So I’m trying to decide at what point it makes sense to hire a coach. I know for a fact I am nowhere near ready for a show, as I need more mass. I also know for a fact that I will 100% need a coach for prep, to dial in my diet and possibly my training. For those who have been coached, did you find it helpful in the initial mass-gaining parts to have one? I’m thinking about trying to add enough mass on my own, and get with a coach when I’ve decided to try for a show. Since I am completely new to the sport, I fully expect to be wrong about multiple things here, so hit me with your knowledge!
Saying that if you have some coin, a reeealy good coach like John Meadows can speed up the mass gain dramatically.
Also can make use of experienced coaches here like Thib for Q& A
It’s not like coaches are magic, but finding someone who has accomplished or helped other accomplish whatever your goal is can save you plenty of time and error.
I always say that all the info anyone needs is out there, they just need to be willing to Spend the time and effort to find it and figure out how to best Apply it.
I think I get what you are saying here. I don’t necessarily NEED a coach, I can do a bunch of reading and trial/error. I appreciate the advice.
Exactly. When I was first convinced to step onstage, it was by a 2x universe winner, who was in tons of magazines, ads, you name it. He offered his thoughts when I had questions, but always verified what I had already decided to do on my own. It was very encouraging and very helpful. At no point did he even slightly try to get me to hire him as a coach, which is very respectful.
In the last several years, it’s gotten crazy with so many coaches all over the place (and everyone toting their own contest prep book -lol). I figure Anyone trying to make a full time living from contest coaching is going to border on some… fuzzy stuff. I’ve been coaching for about 10 years now, and while it’s definitely fun for a retired pro, and a nice side gig Financially, I know that if I wanted to make what I make from a “real” job I’d be spending almost no time on each client and I’d be trying to convince anyone I came in contact with that they absolutely needed to hire me.
Psst…@46and2, I don’t know if you’re aware, but there’s an extremely experienced coach–one with a proven ability to produce contest-winning physiques–right here on your thread.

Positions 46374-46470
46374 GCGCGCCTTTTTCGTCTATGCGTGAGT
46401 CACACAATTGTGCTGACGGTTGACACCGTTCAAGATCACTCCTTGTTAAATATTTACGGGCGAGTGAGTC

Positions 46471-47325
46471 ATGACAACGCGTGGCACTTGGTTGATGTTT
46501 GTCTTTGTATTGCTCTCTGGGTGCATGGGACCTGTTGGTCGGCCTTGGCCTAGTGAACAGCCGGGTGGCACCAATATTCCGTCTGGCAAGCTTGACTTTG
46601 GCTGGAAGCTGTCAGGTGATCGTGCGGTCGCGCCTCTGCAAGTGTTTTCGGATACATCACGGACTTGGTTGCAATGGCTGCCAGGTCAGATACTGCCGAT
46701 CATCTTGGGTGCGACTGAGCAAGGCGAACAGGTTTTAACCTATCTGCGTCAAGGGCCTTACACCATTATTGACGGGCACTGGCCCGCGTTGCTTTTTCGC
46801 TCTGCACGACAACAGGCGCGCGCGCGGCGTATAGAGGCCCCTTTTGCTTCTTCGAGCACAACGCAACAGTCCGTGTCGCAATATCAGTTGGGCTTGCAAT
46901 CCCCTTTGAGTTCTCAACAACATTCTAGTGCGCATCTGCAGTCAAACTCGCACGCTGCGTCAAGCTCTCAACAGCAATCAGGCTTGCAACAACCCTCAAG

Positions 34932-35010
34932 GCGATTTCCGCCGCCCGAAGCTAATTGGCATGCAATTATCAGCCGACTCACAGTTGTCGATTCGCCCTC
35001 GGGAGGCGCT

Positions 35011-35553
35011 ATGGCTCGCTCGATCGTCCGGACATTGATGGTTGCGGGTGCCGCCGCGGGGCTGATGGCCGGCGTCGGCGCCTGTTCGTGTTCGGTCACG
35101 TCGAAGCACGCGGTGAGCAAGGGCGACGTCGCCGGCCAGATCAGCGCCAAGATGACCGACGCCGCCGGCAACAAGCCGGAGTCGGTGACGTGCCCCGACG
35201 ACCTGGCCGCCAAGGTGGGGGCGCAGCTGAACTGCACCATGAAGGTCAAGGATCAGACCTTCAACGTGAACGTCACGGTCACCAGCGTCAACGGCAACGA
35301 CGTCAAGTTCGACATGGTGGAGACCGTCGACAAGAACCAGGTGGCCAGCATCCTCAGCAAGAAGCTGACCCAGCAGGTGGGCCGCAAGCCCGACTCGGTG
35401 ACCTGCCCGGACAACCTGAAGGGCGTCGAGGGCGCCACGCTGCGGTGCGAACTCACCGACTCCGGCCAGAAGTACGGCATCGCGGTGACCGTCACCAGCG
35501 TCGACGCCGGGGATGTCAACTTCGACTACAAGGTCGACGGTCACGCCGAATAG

Edit to say…Whoops, never mind, I see he mentioned it above!
@EyeDentist LOL yup, I have been all over Stu’s site. He will be on my short list when/if it comes time to really start evaluating coaches!
Are you new to the sport of bodybuilding? Or new to lifting weights and gaining muscles all together?
There are So many things you can train and improve on in the gym. Just going to the gym and training and progressing on some of those things will get you “more ready” to be a bodybuilder.
But making progress on other stuff (muscle ups, single rep max deadlifts, 400 meter sprint times) may not get you anywhere when it comes to bodybuilding.
Trial and error is definitely OK, but if you’re kind of clueless someone directing your efforts and getting you on the right track can be useful.
Even if you don’t want to hire someone now it can be useful to find 1 (good) author or you-tuber, focus on just their input and try their style for a couple months. So they’re not exactly “coaching” you, but you’re not doing a million things at once.
New to bodybuilding. I have been lifting and training for a different sport (BJJ) for the last 7-8 years.
I think it is worth hiring a coach at any stage. A professional allows you to reduce the number of mistakes in the training process. My knowledge is limited by my personal experience, and the coach’s knowledge is his sports experience plus the experience of everyone with whom he worked. The coach helps to build more realistic and realizable plans, always looks after the client’s condition, and can say “STOP!” If the load exceeds the required one. And the coach’s task is to motivate the client if he starts to be lazy for no good reason. You can read more about choosing a trainer and training program here.
There is loads of info out there these days but so much of it is contradictory.
If you are natural then you must do full body splits, don’t do bro splits, do upper lower.
Do high intensity training, so high volume etc.
You don’t need massive amounts of protein as a natural.
It takes so long to try some of these things to then see the old truths seem to work.
It’s a great marketing gimmick to contradict the majority of commonly known scientific evidence, or even to publicly disagree with someone who already has an established following.
Bottom line imo is that there are plenty of approaches that MIGHT work, but anyone worth their salt will quickly and efficiently figure out the best way for each individual client.
That, and that no matter what “coach” you may look at, they all have the same science available to work with. Whether they can apply it effectively or not, that’s the acid test.